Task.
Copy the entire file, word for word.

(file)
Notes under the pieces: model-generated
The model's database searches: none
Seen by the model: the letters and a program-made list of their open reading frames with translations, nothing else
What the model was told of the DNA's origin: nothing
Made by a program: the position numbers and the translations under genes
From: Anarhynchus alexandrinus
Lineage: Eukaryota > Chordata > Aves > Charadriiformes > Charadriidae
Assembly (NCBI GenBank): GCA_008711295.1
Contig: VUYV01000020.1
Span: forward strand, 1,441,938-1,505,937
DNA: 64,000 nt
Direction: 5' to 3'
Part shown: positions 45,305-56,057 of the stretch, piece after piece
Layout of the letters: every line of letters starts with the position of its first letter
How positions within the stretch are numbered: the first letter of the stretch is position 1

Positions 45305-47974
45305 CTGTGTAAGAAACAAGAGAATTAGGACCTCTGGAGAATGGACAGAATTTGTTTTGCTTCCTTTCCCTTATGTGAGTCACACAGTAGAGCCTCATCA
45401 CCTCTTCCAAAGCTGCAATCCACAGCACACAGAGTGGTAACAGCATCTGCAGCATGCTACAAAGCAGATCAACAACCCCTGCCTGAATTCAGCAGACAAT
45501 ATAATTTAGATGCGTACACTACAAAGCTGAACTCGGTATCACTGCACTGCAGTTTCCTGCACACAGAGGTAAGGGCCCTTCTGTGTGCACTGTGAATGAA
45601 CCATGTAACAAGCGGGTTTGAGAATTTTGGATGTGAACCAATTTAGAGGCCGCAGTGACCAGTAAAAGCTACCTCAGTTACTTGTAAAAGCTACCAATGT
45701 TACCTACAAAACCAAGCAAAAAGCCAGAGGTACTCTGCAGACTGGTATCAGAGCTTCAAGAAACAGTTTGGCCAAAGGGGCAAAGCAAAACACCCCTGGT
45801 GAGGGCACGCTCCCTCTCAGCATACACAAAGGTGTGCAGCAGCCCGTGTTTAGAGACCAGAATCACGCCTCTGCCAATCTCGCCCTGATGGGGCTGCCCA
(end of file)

Notes under the pieces: model-generated
The model's database searches: none
Seen by the model: the letters and a program-made list of their open reading frames with translations, nothing else
What the model was told of the DNA's origin: nothing
Made by a program: the position numbers and the translations under genes
From: Anarhynchus alexandrinus
Lineage: Eukaryota > Chordata > Aves > Charadriiformes > Charadriidae
Assembly (NCBI GenBank): GCA_008711295.1
Contig: VUYV01000020.1
Span: forward strand, 1,441,938-1,505,937
DNA: 64,000 nt
Direction: 5' to 3'
Part shown: positions 45,305-56,057 of the stretch, piece after piece
Layout of the letters: every line of letters starts with the position of its first letter
How positions within the stretch are numbered: the first letter of the stretch is position 1

Positions 45305-47974
45305 CTGTGTAAGAAACAAGAGAATTAGGACCTCTGGAGAATGGACAGAATTTGTTTTGCTTCCTTTCCCTTATGTGAGTCACACAGTAGAGCCTCATCA
45401 CCTCTTCCAAAGCTGCAATCCACAGCACACAGAGTGGTAACAGCATCTGCAGCATGCTACAAAGCAGATCAACAACCCCTGCCTGAATTCAGCAGACAAT
45501 ATAATTTAGATGCGTACACTACAAAGCTGAACTCGGTATCACTGCACTGCAGTTTCCTGCACACAGAGGTAAGGGCCCTTCTGTGTGCACTGTGAATGAA
45601 CCATGTAACAAGCGGGTTTGAGAATTTTGGATGTGAACCAATTTAGAGGCCGCAGTGACCAGTAAAAGCTACCTCAGTTACTTGTAAAAGCTACCAATGT
45701 TACCTACAAAACCAAGCAAAAAGCCAGAGGTACTCTGCAGACTGGTATCAGAGCTTCAAGAAACAGTTTGGCCAAAGGGGCAAAGCAAAACACCCCTGGT
45801 GAGGGCACGCTCCCTCTCAGCATACACAAAGGTGTGCAGCAGCCCGTGTTTAGAGACCAGAATCACGCCTCTGCCAATCTCGCCCTGATGGGGCTGCCCA